Sunday, 10 August 2014

World War I Relic of Some Significance

As always the 9th of the month has caught me by surprise again, where has that month gone.  I was wondering what I should write about when I saw Yvettes wonderful pictures of WWI on her post "World War I Photos". Such powerful photos!! 

I was reminded of an amazing WWI family relic that I was privileged to see earlier this year.  One of my second cousins contacted me last May, after he had read a post I had written about my grandfather Malcolm Michael Shepherd.  His grandfather, Angus Shepherd, was my grandfather's older brother and they both enlisted in the Army and fought in Africa and Europe during the first world war. The following week, I met with my cousin at the 175 year celebration of the small town of Braidwood, the town that our great grandfathers had grown up in and was delighted that he had bought with him a wonderful collection of family photos and memorabilia to share with me.

Angus John Shepherd

Malcolm Michael Shepherd (Angus's brother)

Among my cousins collection of photos, cards and memorabilia, there was one item that really caught my attention. It was a menu hand drawn by Angus Shepherd for the 7th platoon, 33 Battalion's Christmas Celebration in France. The menu is drawn up on a target practice card, and the back the men from the 7 platoon have all signed across the target.  I was very excited that he let me take a copy of this  valuable piece of Australian World I history.

Christmas Menu - Celebration of the 7th Platoon of the 33 Battalion  25.12. 1918

Back of Menu and Target Practice - Signtures of the men of the 7th Platoon, 33 Battalion

I can't begin to imagine how these men felt at this time.  They had fought and survived through some of the most horrific battles and living conditions.  They had seen unimaginable horrors, witnessed the death and wounding of their comrades in a country so far from their home and families.  You would think that their first Christmas celebration after the end of WWI would have been very bittersweet.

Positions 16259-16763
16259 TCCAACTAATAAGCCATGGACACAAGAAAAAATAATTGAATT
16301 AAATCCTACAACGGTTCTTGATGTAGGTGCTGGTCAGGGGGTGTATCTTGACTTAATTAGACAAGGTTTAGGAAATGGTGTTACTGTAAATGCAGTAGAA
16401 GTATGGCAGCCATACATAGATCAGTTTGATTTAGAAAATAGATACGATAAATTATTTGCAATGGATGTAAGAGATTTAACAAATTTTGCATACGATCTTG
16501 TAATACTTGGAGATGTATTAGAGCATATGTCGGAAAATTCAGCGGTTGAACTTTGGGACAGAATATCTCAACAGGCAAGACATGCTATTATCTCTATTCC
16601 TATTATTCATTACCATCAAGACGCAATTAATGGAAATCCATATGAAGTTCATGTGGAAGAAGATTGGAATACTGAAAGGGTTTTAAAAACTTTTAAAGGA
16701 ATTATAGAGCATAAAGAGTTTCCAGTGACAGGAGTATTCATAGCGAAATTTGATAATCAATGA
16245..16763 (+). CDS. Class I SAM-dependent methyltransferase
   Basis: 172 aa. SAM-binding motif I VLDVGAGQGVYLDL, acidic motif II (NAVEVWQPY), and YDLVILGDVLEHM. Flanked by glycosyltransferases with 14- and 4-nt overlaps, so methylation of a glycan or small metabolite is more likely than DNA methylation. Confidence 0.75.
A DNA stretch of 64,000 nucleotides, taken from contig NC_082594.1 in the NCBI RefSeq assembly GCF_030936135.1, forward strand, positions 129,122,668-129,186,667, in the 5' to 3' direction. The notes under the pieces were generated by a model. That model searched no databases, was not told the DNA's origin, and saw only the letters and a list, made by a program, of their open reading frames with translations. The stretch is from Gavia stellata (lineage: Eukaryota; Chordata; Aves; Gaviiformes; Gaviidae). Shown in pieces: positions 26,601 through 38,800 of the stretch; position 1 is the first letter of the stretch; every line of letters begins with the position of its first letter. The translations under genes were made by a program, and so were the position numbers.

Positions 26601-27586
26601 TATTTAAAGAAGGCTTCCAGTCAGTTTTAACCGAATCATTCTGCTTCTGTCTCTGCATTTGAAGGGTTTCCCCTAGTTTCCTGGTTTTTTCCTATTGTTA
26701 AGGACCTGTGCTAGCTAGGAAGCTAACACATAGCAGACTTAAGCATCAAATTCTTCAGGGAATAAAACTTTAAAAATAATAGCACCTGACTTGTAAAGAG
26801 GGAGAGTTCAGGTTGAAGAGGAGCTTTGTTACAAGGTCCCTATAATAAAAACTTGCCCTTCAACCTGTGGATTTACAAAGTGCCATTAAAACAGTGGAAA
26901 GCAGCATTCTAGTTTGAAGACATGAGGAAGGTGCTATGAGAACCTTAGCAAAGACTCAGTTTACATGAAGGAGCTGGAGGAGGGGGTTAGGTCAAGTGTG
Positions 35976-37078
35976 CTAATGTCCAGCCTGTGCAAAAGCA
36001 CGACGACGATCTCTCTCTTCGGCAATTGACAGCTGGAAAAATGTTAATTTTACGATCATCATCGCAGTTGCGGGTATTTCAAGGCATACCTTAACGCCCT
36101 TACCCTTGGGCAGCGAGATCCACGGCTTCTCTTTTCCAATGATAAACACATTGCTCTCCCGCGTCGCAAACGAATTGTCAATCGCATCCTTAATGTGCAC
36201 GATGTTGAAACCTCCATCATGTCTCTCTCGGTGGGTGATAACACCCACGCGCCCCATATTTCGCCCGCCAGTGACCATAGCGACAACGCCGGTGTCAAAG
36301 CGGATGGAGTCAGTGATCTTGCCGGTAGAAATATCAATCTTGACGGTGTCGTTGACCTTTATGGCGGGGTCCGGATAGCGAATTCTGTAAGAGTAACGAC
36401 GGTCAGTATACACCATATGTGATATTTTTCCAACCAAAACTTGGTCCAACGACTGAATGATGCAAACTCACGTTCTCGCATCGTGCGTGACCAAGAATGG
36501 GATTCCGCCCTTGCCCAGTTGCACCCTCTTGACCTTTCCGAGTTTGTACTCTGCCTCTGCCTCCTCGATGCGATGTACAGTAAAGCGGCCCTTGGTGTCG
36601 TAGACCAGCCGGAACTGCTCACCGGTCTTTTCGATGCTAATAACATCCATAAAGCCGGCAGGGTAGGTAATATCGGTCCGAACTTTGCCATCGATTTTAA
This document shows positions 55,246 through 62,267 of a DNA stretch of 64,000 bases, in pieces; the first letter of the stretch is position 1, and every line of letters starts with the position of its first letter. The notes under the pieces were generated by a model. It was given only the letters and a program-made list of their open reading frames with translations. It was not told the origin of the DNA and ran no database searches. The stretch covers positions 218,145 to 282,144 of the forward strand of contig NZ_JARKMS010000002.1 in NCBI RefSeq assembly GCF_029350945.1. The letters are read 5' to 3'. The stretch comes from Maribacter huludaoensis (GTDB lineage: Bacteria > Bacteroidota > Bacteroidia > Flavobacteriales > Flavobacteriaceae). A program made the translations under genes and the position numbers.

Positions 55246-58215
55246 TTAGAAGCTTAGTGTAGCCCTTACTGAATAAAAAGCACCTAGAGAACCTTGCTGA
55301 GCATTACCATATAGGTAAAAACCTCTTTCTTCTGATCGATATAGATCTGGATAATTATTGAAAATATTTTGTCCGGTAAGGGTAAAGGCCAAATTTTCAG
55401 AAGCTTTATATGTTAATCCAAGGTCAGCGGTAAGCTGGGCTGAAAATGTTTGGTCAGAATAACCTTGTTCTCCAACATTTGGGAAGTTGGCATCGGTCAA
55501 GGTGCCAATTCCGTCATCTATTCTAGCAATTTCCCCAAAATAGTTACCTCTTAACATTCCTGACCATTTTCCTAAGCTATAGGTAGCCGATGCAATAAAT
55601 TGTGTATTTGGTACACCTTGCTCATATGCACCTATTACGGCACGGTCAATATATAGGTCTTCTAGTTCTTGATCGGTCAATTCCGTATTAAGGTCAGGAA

1. A moving family heirloom from a dreadful time. I have something similar from the Second World War - a typed menu on flimsy paper of a Christmas dinner in 1939 that I found amongst my uncle's papers after his death. It was signed by the soldiers and I could not help think how many of them survived even the next few months, as my uncle was one of those rescued at Dunkirk by the flotilla of small ships in June 1940.

  2. What a precious and unique memento. The use of the target practice cards demonstrates the resourcefulness of our boys.

  3. Apologies to all!! Last night when I posted this blog, I mistakenly put in the incorrect photo. Instead of using Angus Shepherd's photo, I put in the photo of my gg grandfather Malcolm Michael Shepherd. My cousin, who provided me with these photos kindly pointed out my mistake. So I figured the best way to correct this error was to keep Malcolm's photo and add a photo of Angus. Now everyone will be able to see the family likeness.


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